These poems are sensuous and rhythmic and graced by lovely diction. Word choices are evocative. The poems are in no way difficult or obscure, and in no way are they simple. Loss, sorrow, humor, regret, joy and more reveal themselves in every one. We recognize and share emotion instantly and understand how the author was feeling about her subject while it was new, and while she was writing about it later.
Academic students of poetry will recognize certain techniques, but thankfully without the need to notice them. From "Summer Ballet in the Piney Woods:" We dressed, and left our innocence in the glade/ of the quiet forest. Metaphor and allegory are available if you like them.
From "My Father's Horse:" ...The horse/ is all we ever share. For he has sons/ and I am just a daughter. The beginning of this poem saves the lines quoted from giving the impression of a hard man. We know it is, as they say today, "what it is," and see the author knew this.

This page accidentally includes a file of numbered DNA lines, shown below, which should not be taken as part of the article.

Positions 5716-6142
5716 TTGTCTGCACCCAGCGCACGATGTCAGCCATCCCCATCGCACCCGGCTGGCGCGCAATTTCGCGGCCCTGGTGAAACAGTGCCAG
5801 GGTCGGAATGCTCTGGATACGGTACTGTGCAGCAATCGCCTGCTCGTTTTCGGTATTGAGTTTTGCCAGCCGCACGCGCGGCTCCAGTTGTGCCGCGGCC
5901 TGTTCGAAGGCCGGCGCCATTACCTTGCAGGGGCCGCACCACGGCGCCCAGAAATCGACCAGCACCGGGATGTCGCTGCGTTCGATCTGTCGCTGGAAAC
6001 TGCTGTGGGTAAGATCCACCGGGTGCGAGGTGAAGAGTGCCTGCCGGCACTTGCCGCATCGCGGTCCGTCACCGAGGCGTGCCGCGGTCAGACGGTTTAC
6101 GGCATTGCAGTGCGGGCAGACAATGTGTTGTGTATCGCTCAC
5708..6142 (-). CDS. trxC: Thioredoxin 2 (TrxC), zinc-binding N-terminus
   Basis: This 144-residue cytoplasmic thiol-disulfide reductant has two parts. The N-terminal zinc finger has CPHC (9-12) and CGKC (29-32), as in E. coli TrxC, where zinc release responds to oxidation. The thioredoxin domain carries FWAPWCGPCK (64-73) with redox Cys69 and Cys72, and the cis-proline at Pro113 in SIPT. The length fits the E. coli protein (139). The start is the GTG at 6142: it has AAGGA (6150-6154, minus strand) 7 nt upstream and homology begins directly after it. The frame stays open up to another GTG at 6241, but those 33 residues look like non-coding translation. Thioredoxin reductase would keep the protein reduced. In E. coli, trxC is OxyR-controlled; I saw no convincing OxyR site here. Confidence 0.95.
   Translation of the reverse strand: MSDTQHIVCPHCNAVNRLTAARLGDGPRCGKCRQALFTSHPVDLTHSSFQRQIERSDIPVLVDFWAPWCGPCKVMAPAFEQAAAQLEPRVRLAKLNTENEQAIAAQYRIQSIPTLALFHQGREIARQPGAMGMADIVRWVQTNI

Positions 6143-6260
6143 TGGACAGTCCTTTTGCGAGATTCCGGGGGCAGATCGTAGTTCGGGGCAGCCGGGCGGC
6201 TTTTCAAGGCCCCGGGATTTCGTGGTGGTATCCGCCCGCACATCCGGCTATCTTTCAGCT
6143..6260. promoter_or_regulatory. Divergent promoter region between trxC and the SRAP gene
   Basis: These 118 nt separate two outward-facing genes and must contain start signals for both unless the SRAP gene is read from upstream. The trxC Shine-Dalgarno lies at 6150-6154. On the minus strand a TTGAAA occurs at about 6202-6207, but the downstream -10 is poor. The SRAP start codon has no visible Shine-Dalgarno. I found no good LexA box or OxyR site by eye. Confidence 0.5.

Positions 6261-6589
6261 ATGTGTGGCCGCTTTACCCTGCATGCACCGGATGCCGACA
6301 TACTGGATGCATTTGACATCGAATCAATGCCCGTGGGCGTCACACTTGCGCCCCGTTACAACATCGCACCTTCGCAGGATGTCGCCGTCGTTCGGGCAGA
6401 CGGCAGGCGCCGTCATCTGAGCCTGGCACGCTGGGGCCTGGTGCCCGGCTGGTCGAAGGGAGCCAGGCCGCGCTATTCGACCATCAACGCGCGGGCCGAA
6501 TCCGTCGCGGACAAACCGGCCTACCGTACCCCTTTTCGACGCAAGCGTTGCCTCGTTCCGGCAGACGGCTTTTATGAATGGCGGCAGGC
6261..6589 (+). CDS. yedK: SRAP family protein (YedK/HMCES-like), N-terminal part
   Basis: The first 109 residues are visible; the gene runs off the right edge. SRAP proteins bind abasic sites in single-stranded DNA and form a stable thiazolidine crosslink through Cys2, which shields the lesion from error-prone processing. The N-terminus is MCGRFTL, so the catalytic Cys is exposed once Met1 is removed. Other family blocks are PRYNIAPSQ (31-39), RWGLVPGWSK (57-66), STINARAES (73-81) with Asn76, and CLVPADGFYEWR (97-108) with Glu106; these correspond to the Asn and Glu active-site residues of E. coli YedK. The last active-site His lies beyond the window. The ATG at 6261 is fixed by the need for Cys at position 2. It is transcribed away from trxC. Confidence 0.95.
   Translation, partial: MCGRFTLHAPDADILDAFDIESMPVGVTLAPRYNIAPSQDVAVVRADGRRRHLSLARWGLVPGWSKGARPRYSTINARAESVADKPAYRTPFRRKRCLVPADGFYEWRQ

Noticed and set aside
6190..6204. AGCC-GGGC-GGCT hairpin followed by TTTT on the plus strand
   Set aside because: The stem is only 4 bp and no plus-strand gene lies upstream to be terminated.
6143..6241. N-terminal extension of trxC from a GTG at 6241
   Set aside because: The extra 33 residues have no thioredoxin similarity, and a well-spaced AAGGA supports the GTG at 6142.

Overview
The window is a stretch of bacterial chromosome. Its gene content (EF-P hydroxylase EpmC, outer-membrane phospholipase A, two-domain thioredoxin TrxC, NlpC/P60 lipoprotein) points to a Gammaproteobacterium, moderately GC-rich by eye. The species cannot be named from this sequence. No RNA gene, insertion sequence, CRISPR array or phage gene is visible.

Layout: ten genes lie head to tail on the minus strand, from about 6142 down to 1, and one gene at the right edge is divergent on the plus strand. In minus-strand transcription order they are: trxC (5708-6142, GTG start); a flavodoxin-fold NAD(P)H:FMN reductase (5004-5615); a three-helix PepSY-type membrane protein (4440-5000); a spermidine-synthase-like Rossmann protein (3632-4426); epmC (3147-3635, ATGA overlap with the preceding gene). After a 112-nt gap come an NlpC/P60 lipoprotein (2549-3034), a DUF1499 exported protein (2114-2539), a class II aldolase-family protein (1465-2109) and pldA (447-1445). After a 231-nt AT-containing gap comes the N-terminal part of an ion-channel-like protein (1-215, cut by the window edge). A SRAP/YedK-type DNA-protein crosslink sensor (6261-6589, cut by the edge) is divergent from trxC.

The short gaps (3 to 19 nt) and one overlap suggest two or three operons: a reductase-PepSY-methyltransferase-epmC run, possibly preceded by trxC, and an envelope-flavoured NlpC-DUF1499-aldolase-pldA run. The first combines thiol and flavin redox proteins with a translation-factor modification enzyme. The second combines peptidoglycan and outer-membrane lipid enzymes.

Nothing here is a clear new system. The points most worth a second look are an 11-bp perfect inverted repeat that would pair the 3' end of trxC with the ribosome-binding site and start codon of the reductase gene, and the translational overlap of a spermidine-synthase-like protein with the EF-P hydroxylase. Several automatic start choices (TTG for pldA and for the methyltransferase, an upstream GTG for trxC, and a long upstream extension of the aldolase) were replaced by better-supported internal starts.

The book's title is the poignant last line in a condensed story of love and nostalgia that contains a whole life as a loved wife. Her loss is implied in a way few readers and no widows will miss.
Read this small book and read it again, unless you're afraid to commit to Poetry with a capital P. Even if you are, this will be just what you need to get over it!